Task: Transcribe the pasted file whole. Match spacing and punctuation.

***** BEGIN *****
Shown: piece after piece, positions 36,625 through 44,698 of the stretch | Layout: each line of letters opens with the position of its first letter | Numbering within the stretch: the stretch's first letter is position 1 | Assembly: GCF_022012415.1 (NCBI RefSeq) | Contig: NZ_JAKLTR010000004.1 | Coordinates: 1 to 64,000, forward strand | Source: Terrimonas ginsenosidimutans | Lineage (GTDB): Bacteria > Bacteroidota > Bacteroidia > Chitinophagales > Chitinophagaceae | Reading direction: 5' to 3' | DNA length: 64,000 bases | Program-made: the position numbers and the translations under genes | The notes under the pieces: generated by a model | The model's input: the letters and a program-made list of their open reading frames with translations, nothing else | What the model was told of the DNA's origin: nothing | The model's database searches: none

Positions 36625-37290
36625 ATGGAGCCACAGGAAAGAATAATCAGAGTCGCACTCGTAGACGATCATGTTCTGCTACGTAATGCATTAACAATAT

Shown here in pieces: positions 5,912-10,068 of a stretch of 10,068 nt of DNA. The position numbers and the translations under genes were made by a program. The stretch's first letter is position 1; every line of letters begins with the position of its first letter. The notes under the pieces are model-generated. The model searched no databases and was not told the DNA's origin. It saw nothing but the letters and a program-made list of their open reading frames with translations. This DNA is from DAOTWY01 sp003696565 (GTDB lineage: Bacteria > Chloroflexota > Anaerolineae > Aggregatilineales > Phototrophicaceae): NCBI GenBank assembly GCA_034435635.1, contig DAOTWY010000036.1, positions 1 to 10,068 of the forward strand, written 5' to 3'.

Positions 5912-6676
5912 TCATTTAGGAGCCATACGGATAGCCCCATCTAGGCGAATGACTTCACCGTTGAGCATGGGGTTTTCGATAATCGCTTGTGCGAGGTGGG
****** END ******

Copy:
Shown: piece after piece, positions 36,625 through 44,698 of the stretch | Layout: each line of letters opens with the position of its first letter | Numbering within the stretch: the stretch's first letter is position 1 | Assembly: GCF_022012415.1 (NCBI RefSeq) | Contig: NZ_JAKLTR010000004.1 | Coordinates: 1 to 64,000, forward strand | Source: Terrimonas ginsenosidimutans | Lineage (GTDB): Bacteria > Bacteroidota > Bacteroidia > Chitinophagales > Chitinophagaceae | Reading direction: 5' to 3' | DNA length: 64,000 bases | Program-made: the position numbers and the translations under genes | The notes under the pieces: generated by a model | The model's input: the letters and a program-made list of their open reading frames with translations, nothing else | What the model was told of the DNA's origin: nothing | The model's database searches: none

Positions 36625-37290
36625 ATGGAGCCACAGGAAAGAATAATCAGAGTCGCACTCGTAGACGATCATGTTCTGCTACGTAATGCATTAACAATAT

Shown here in pieces: positions 5,912-10,068 of a stretch of 10,068 nt of DNA. The position numbers and the translations under genes were made by a program. The stretch's first letter is position 1; every line of letters begins with the position of its first letter. The notes under the pieces are model-generated. The model searched no databases and was not told the DNA's origin. It saw nothing but the letters and a program-made list of their open reading frames with translations. This DNA is from DAOTWY01 sp003696565 (GTDB lineage: Bacteria > Chloroflexota > Anaerolineae > Aggregatilineales > Phototrophicaceae): NCBI GenBank assembly GCA_034435635.1, contig DAOTWY010000036.1, positions 1 to 10,068 of the forward strand, written 5' to 3'.

Positions 5912-6676
5912 TCATTTAGGAGCCATACGGATAGCCCCATCTAGGCGAATGACTTCACCGTTGAGCATGGGGTTTTCGATAATCGCTTGTGCGAGGTGGG